DTE Energy Co. has received state approval to purchase three wind parks in Michigan to build what it says will be the largest clean energy operations in the state.
The Michigan Public Service Commission approved the Detroit-based company’s plan to buy two wind parks in Isabella County in mid-Michigan and one in Delta County in the Upper Peninsula, according to a Thursday news release from DTE. Decisions on the company’s renewable energy plans beyond the three wind parks are to be determined as the company “failed to prove” that parks built in 2021 or later can be cost-effective compared to alternative sources of renewable energy, according to a news release from the state.
DTE plans to buy wind parks Isabella I and Isabella II from Virginia-based Apex Clean Energy for a 383-megawatt operation – the largest renewable energy project ever for the company. DTE also intends to purchase Fairbanks Wind in the U.P. from Traverse City-based Heritage Sustainable Energy to create a 72-megawatt park.
Terms of the planned purchase were not disclosed, nor was DTE’s planned investment in the parks.
The wind parks in Isabella County are scheduled to begin operation by November 2020, while the wind park in the U.P. will be running by October 2020, the state said. The parks would increase DTE’s renewable energy portfolio nearly 50 percent, adding a total of 455 megawatts of renewable energy, or enough to power 107,000 homes.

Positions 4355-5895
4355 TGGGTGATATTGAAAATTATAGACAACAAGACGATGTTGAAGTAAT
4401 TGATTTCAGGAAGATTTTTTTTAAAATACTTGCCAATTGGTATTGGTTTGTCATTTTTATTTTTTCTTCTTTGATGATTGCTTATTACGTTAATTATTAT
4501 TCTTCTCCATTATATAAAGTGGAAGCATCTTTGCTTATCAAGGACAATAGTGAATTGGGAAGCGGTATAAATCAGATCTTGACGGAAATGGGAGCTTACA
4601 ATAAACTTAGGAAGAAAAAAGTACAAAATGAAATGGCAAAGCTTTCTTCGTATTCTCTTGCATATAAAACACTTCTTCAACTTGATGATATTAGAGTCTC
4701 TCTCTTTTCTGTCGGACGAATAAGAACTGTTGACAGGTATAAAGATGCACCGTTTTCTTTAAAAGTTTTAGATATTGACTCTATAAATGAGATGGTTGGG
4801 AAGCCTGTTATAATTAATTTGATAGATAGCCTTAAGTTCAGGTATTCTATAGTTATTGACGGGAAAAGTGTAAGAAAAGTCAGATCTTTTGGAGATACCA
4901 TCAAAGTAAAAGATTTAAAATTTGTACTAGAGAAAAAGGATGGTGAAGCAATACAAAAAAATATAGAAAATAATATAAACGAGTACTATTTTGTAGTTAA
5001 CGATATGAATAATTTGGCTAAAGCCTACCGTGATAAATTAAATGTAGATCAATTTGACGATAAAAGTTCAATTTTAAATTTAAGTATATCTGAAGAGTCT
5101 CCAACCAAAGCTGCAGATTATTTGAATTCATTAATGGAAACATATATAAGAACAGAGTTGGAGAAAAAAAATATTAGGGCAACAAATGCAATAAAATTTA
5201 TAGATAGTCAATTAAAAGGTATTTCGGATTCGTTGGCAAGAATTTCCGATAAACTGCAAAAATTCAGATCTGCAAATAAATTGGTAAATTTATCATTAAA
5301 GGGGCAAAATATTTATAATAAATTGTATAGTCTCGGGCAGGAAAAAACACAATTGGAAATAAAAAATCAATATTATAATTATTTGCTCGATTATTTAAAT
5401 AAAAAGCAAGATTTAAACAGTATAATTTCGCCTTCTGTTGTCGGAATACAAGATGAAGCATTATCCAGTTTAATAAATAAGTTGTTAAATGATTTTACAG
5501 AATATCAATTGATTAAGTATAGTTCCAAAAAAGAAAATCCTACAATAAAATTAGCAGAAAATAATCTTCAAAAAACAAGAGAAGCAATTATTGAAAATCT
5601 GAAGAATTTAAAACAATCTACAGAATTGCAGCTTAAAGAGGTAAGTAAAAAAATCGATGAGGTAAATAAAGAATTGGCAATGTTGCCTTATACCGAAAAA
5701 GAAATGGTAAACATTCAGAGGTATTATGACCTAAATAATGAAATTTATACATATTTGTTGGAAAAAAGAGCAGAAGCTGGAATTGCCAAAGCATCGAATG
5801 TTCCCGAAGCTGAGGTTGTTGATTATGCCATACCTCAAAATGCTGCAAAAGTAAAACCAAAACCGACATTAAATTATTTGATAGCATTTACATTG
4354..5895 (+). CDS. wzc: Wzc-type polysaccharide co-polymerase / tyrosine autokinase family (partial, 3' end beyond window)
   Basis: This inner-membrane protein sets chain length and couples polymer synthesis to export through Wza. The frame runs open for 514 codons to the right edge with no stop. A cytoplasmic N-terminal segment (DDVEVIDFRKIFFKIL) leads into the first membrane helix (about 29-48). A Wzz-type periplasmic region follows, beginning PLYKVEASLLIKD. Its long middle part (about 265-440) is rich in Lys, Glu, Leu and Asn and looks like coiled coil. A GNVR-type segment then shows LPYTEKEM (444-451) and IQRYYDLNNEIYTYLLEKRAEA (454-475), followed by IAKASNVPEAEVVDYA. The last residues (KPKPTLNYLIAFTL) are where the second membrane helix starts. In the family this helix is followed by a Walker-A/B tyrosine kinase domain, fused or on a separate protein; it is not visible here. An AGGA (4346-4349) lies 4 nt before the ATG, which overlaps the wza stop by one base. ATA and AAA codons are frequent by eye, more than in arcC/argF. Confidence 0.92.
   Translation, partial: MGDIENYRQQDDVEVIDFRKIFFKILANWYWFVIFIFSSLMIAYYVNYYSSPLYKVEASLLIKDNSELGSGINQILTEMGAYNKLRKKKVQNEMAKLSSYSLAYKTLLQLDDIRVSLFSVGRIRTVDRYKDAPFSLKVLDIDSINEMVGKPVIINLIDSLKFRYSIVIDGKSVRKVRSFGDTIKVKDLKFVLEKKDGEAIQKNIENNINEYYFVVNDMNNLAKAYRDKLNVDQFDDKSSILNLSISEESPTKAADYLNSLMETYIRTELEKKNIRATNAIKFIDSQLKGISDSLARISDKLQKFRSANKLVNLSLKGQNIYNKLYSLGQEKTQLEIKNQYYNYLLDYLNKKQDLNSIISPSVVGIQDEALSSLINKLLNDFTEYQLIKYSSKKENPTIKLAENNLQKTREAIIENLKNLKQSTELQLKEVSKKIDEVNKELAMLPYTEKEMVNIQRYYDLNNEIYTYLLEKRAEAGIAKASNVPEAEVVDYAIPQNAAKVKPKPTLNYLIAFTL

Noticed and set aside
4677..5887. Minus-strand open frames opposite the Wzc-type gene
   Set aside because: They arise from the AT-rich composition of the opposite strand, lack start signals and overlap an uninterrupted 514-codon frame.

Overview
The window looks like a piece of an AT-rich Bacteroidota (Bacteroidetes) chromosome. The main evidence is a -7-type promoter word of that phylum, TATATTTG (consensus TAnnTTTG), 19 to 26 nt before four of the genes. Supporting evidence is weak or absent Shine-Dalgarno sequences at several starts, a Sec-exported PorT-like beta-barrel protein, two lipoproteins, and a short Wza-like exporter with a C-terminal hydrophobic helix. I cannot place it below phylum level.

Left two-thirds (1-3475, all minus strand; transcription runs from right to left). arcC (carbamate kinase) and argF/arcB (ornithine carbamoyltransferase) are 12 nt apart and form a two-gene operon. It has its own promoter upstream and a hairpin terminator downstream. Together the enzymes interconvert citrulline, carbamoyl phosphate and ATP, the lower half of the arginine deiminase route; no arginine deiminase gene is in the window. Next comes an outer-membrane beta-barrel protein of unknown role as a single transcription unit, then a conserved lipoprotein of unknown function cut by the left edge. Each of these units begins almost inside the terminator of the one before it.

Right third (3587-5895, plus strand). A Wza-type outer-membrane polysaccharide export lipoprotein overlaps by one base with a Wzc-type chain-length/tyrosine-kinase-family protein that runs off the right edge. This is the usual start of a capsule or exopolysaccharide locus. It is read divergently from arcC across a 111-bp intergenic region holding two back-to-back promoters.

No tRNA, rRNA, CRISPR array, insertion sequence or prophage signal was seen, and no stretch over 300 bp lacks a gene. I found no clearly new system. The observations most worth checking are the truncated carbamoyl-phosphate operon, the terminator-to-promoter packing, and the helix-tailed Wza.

DTE will purchase the Isabella County wind farms after they are developed by Rosebush, Mich.-based Isabella Wind.
“Investing in renewable energy is a key part of our commitment to reduce carbon emissions by at least 80 percent by 2040,” Jerry Norcia, president and CEO of DTE Energy, said in the release. “We also have aggressive plans to expand our voluntary renewable energy programs, enabling more customers to reduce their carbon footprint and meet personal or business sustainability goals.”
DTE has invested more than $2.8 billion in renewable assets since 2009, with plans to invest another $2 billion over the next five years. At the same time, the utility is working to close three coal-fired plants by 2022 and cut carbon emissions 50 percent by 2030. DTE and Jackson-based Consumers Energy Co. have pledged to eliminate coal by 2040.
At least two of DTE’s new wind parks will be used to meet the needs of its largest industrial customers, such as Ford Motor Co., General Motors Co. and the University of Michigan, each of which have enrolled in the company’s green energy program MIGreenPower.
DTE said it will roll out a “suite of voluntary renewable energy programs” to complement its current programs for residents and small businesses and large commercial customers.
The state said the company will launch two pilot solar programs with “battery storage, microgrid technology, and/or electric vehicle charging” totaling 15 megwatts. Further details were not provided.
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